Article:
You Think the Earth Is a Dead Thing film posterCREDITS
Director Florence Lazar; Writers Lazar and Jean Breschand; Cinematographer Roland Edzard; Length 70 minutes.
Seen at home (Sheffield Doc/Fest Selects streaming), London, Wednesday 1 July 2020.

Three Short Films by Sarah Maldoror

I think if we’ve all learned anything from the last few decades of study and research about women in cinema is that there has been a paucity of women creating cinema since the silent era, i.e. from when cinema started to be seen as a viable industry and not just a hobby or a sideshow. This means a lot of women’s work in cinema has been in non-commercial spheres like the experimental avant garde, or else in oppositional contexts, and that is where we find the French/West Indian filmmaker Sarah Maldoror, who chose her surname and began to make films with her Angolan nationalist husband after having been an assistant on The Battle of Algiers. That first short I review below was also made in Algeria, but is specifically about the Angolan situation, before its independence. She made a feature film a few years later, Sambizanga (again filmed in absentia in the Republic of Congo/Brazzaville, but about Angola), which I will be covering shortly in my Global Cinema series when we get to Angola. Sadly, Maldoror died earlier this year, in April 2020, as a result of complications from COVID-19, at the age of 90. The three short films below were made available for a short time by Another Gaze journal, in support of a panel featuring her daughters, poetry recital, and a discussion amongst film critics, which was insightful and also, for me, rather unusual in centering the experiences of African and Caribbean women.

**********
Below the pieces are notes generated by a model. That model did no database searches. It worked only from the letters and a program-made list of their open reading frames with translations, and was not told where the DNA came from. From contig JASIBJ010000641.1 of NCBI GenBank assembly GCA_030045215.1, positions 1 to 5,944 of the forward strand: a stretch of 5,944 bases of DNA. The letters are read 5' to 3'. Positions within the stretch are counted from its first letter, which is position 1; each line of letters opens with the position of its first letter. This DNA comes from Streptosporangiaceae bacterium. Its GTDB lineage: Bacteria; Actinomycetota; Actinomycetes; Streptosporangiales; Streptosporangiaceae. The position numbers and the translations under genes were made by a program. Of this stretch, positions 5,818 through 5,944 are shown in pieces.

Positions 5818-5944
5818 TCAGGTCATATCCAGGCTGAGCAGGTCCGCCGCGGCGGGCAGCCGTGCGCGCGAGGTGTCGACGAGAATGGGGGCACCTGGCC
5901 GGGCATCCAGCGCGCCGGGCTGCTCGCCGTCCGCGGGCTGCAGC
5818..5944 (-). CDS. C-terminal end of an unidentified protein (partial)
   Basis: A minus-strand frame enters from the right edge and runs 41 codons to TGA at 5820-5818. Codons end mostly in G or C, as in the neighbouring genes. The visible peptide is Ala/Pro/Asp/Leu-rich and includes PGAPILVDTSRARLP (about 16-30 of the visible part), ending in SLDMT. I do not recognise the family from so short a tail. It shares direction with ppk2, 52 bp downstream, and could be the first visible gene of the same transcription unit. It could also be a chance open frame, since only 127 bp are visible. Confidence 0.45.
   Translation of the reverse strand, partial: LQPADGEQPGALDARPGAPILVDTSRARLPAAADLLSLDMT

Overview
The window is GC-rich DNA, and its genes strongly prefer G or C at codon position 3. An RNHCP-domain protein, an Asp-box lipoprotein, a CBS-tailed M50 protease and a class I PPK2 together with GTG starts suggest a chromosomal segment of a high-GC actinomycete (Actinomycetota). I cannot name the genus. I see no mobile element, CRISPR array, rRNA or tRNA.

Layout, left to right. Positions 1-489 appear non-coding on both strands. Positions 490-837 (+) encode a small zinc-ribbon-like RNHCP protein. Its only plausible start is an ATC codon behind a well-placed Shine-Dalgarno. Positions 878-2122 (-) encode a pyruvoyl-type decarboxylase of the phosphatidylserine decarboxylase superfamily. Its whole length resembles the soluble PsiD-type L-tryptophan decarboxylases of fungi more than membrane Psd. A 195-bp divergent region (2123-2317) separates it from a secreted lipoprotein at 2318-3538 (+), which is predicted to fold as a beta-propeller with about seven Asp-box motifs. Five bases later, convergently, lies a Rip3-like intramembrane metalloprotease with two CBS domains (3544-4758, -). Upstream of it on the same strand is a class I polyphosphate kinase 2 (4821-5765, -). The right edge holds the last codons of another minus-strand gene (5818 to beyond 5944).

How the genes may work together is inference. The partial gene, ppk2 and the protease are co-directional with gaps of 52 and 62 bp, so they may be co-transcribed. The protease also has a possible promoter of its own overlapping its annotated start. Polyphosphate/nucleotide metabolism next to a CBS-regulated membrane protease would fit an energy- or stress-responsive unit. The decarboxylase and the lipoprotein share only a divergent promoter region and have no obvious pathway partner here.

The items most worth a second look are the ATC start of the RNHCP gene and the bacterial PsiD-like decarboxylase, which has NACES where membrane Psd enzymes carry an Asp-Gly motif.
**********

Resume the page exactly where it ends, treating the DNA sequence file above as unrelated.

Continue reading “Three Short Films by Sarah Maldoror”